How does it feel to save a life? Recently one of my cats brought home a wren. Wrens are tiny birds, smaller than an apricot. This little wren was unharmed and started flying around inside the house as soon as the cat dropped it. After shooing the cats away, (a live bird in the house is too much for them) I captured the wren in a pint glass and released it back into the wild.
I know cats are hard-wired to catch other animals but I don’t let them kill things if I can prevent it. The wren lived to sing another melody and I felt happy that I’d saved its life.
I try not to post about cancer every day because 1. its something many people never come across (and long may that continue) and 2. people, including those who have/had cancer, typically don’t want to think about something that can kill them during every waking moment. However, over the last couple of weeks I’ve found some information that’s worth sharing and I anticipate it may apply to a variety of diseases and conditions.
Recently my research into breast cancer survivorship has caused me to explore the impact of social support, family and friendships. We’re often led to believe that surviving cancer (or other serious conditions) relies on a combination of early detection, fast and effective treatment and regular follow-ups. It’s true that these medical interventions are essential elements of survivorship, but they aren’t the only key components. Several studies have identified significant correlations between survivorship and social/support networks.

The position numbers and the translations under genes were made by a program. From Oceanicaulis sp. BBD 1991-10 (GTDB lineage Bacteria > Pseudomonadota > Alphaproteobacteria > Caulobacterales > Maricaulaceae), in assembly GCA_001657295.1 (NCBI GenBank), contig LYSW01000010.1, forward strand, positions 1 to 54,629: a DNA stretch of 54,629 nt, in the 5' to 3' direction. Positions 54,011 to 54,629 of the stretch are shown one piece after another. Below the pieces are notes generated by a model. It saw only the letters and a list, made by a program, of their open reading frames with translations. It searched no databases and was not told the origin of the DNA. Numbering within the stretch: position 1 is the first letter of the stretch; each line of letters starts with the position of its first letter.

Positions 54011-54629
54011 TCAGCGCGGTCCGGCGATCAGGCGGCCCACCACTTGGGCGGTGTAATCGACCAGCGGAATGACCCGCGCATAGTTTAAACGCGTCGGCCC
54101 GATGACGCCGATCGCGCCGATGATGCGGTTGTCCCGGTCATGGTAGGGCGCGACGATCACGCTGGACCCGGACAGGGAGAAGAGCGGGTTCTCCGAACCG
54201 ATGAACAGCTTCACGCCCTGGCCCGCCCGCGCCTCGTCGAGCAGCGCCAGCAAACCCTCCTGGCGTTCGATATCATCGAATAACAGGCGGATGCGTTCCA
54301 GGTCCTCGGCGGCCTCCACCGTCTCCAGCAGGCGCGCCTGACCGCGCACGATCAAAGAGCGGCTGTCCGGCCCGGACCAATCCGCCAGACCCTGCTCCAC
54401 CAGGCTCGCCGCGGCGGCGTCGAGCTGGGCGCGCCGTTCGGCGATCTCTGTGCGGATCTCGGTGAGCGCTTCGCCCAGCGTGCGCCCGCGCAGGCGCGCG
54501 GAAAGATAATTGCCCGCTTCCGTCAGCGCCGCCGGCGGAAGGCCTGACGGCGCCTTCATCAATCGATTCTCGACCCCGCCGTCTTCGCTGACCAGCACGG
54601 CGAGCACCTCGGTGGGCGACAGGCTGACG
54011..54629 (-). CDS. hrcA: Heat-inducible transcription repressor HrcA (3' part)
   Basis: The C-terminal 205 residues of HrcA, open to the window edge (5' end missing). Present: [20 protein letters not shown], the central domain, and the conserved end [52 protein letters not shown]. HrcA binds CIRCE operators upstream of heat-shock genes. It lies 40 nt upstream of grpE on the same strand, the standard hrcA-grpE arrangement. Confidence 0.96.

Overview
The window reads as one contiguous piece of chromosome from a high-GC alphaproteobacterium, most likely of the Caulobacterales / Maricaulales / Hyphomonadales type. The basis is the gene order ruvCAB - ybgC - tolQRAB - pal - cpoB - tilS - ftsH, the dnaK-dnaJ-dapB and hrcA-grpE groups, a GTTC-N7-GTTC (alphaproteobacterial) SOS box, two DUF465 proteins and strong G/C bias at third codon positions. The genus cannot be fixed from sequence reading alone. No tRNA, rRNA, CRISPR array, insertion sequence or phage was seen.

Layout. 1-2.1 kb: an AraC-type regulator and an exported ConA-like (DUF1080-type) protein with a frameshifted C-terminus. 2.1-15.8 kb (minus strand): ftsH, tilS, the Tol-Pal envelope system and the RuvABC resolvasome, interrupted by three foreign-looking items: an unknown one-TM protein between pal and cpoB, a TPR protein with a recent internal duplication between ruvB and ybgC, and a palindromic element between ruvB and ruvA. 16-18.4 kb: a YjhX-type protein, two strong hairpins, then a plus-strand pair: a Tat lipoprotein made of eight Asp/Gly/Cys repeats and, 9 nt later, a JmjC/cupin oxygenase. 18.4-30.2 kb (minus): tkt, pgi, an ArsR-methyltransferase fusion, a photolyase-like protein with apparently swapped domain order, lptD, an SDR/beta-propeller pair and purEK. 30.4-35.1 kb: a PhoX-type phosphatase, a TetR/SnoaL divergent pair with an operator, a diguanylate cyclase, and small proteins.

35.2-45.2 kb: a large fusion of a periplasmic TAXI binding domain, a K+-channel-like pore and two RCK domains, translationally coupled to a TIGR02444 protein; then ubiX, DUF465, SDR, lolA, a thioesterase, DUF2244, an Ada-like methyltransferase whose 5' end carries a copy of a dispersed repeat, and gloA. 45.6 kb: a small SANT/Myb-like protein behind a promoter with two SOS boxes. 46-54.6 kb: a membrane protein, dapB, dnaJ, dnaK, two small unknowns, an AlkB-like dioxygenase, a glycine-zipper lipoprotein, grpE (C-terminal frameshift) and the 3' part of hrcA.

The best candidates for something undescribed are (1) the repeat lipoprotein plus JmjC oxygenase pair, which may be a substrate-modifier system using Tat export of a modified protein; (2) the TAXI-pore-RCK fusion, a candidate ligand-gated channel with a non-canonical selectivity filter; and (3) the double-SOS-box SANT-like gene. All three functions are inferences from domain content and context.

One piece of research indicated that women with poor social networks and little support from friends/family were 66% more likely to die than those with strong social networks. Another report highlighted the importance of regular contact with family and friends as well as the social connections gained from work outside the home. This research established that women who were poorly connected, had little/no family contact and few friends were more susceptible to cancer recurrence and death. Both of these studies seemed to indicated the wider a woman’s social and support network, the better her chances of long-term survival.
So it’s entirely possible that you have helped to save my life and for that I’m truly grateful 🙂